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Basketball, Like Life, Isn't Fair

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It happened. Again. In a recurring nightmare, Game 5's have haunted the Los Angeles Clippers. We need to get off the couch, though.

Kirby Lee-USA TODAY Sports

My heart. It hurts. My head, too. But mostly my heart. I have PTCD; Post Traumatic Clippers Disorder. Especially when it comes to Game 5’s. Yes, I'm looking at you 2006, 2014, and, unfortunately, 2015. I’m not here to write the Los Angeles Clippers off before Game 6 tips off on Thursday night. Frankly, that game is too far away for me to even be emotionally stable enough to handle the ramifications of a win or a loss. I love the Clippers. We love the Clippers. There’s that old saying, "forever the bridesmaid, never the bride." Screw being the bridesmaid. The Clippers weren’t even invited to the wedding in the first place. They’re a friend of the friend of the bride and got that random Facebook invite 12 hours before the wedding and didn’t have enough time to go shopping so they just sat at home eating Häagen-Dazs by the pint and sobbing uncontrollably while watching "Sex and the City" and pondering their existence.

The Los Angeles Clippers were an ugly teen. They had a horrible father who kept giving them hand-me-down clothing and scraps from the dinner table even though the father was eating prime rib and mashed potatoes on a nightly basis. Despite the best efforts of the father to keep the teen ugly enough to dissuade possible suitors, the teen finally broke out and earned its beauty. The father finally got caught for his sleazy behavior, admonished for it, and the teen went to live with the really awesome step-father who was more of a father than the actual father was. It bought the teen new clothes, new shoes, and even a new car. It made the teen feel happy. It made the teen feel wanted.

Unfortunately, this isn’t a happy ending. Not yet, at least. You see, the teen is now grown up and living its life as a productive and functioning member of society. It goes to work every day, it complains about the boss just like everyone else, and they often get to go on vacations with fifteen other friends that they’ve made over the years. They attend weddings for some of those friends. They date, they laugh, they love, they struggle. They feel their time is about to come. Except it hasn’t. Not yet. The ugly teen has grown to be good-looking yet can’t keep a suitable spouse and every time it looks like marriage is about to happen, they get left at the alter wondering where their significant other has run off to (and with whom).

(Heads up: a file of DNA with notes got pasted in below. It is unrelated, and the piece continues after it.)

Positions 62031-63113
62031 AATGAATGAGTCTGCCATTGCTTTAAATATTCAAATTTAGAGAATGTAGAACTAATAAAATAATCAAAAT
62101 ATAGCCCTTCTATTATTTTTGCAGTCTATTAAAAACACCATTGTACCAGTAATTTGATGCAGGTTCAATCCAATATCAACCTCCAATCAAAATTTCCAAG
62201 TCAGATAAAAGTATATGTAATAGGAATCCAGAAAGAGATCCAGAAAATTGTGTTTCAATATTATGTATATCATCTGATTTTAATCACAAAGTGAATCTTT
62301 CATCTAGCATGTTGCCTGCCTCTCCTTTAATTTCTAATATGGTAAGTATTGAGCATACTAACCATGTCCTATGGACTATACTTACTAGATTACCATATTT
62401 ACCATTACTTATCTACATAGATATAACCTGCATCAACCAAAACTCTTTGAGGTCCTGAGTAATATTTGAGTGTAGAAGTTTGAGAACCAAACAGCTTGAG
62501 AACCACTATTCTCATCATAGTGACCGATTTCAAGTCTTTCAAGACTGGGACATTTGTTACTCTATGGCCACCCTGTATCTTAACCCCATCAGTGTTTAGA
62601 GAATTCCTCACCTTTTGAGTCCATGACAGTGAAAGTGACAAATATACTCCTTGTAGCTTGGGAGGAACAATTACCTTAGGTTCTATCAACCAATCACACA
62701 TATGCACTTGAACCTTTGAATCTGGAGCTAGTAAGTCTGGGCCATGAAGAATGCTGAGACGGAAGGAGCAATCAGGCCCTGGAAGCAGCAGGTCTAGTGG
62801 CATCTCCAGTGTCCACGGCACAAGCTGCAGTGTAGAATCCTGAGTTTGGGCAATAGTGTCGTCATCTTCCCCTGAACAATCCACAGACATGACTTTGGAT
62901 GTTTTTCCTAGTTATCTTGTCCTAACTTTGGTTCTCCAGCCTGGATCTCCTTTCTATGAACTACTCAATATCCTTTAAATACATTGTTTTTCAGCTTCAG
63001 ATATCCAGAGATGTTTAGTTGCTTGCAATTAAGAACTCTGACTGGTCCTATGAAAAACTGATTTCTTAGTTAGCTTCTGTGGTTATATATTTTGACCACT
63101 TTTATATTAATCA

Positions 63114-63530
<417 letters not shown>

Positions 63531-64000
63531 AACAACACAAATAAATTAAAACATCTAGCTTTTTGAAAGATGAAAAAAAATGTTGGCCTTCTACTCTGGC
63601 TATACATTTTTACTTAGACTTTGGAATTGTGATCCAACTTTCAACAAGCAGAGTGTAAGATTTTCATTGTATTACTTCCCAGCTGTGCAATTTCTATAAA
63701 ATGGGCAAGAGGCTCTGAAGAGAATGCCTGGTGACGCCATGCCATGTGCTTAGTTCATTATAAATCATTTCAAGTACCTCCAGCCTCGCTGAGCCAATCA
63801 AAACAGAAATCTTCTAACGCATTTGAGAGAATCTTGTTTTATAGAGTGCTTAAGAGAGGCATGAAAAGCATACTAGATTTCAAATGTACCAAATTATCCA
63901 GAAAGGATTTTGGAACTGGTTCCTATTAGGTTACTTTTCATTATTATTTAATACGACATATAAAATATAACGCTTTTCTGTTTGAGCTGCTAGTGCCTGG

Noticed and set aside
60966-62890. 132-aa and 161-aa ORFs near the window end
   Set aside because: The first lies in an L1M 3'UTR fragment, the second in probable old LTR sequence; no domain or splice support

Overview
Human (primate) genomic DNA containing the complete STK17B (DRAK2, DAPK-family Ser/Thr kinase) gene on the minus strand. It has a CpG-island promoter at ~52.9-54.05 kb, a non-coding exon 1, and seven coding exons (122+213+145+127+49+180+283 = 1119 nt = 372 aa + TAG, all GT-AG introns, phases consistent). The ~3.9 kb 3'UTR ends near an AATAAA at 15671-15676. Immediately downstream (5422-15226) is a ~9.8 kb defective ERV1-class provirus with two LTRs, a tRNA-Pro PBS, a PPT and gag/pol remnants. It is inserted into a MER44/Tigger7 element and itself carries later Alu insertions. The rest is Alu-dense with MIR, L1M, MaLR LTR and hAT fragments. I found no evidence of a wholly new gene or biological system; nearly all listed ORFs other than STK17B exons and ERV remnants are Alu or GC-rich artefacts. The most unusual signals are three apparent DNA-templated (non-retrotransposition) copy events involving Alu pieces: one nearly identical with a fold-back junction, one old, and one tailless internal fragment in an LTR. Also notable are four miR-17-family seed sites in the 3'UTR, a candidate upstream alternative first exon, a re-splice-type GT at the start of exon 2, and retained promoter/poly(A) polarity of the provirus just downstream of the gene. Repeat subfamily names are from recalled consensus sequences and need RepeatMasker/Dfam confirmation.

It makes me think of Al Bundy and "Married With Children" a little bit. There was an episode where Al took a $12,000 offer for early retirement from the shoe store that he worked at only to find out that Peggy, his wife, found the money and spent it all in one hour of shopping. In the end, he winds up back at his old job. The Clippers are Al Bundy. They work hard, cash out, and then are faced with the nightmare that someone else has used their luck. It also reminds me of Eminem from "8 Mile" in the sense that the Clippers kept getting beat up, clowned on, and ridiculed for not fitting in. They’re currently still trying to overcome their version of Papa Doc. I guess we’ll see how that goes.

In the pantheon of Clipper Land sports tragedies – as far games go, at least – the Clippers and Spurs game on Tuesday night ranks right up there with them. Ah, Clipper Land. The land of soy milk and Nutella. We’ve had a rough go as of late. In just the last two years we’ve had the Sterling Saga, the Oklahoma City debacle, and now, the San Antonio debacle. Wrapped around that stuff is the fact the Clippers are in the midst of their best stretch in franchise history. That’s not to say much since, well, the franchise hasn’t been good for the vast majority of their history. This is only really a recent thing. And that’s fine. We still hear the "you’ve only been a fan for the last three years" talk but, hey, Miami Heat fans heard the same. That’s pretty much the nature of the business when your team gets good. Especially quickly.

The Clippers are the Cubs of the NBA realm but with far less history, of course. They’re the Loveable Losers. But they’re our loveable losers. Sure, they break our heart and leave us in pain but at least we know we love them. That feeling is love. I mean, there’s a whole lot of "WHYYYYYY" mixed in there every time something like last night transpires but I wouldn’t trade these moments for anything (other than a championship, duh). Yet, I’m okay with the heartbreak. It means we’re close. It means the team is right there on the cusp of something great that we can all collectively get riled up and disheveled at any sign of failure. We’re just so used to failure that we’re looking for one glimpse into what success feels like.

We’re peering through the window at the beautiful horizon; the good-looking grown-up that people still view as the ugly teen. Our time will come. It might not be tomorrow, it might not be the next day, and it might not be the next day(s) after that. It might come a couple years down the road when someone steps out from the dance floor at one of those weddings we got the late invite to and takes us by the hand to lead us onto the dance floor because they see something in us that no one else sees or is capable of seeing. We’re just waiting on that hand to grab us. We’re eternal optimists in a pessimistic world. So, put the ice cream down. Take a deep breath. Get up off the couch or sofa or bed. Take a shower, get dressed to the nines, go crash the damn party, and dance your tooshie off like you don't have a care in the world.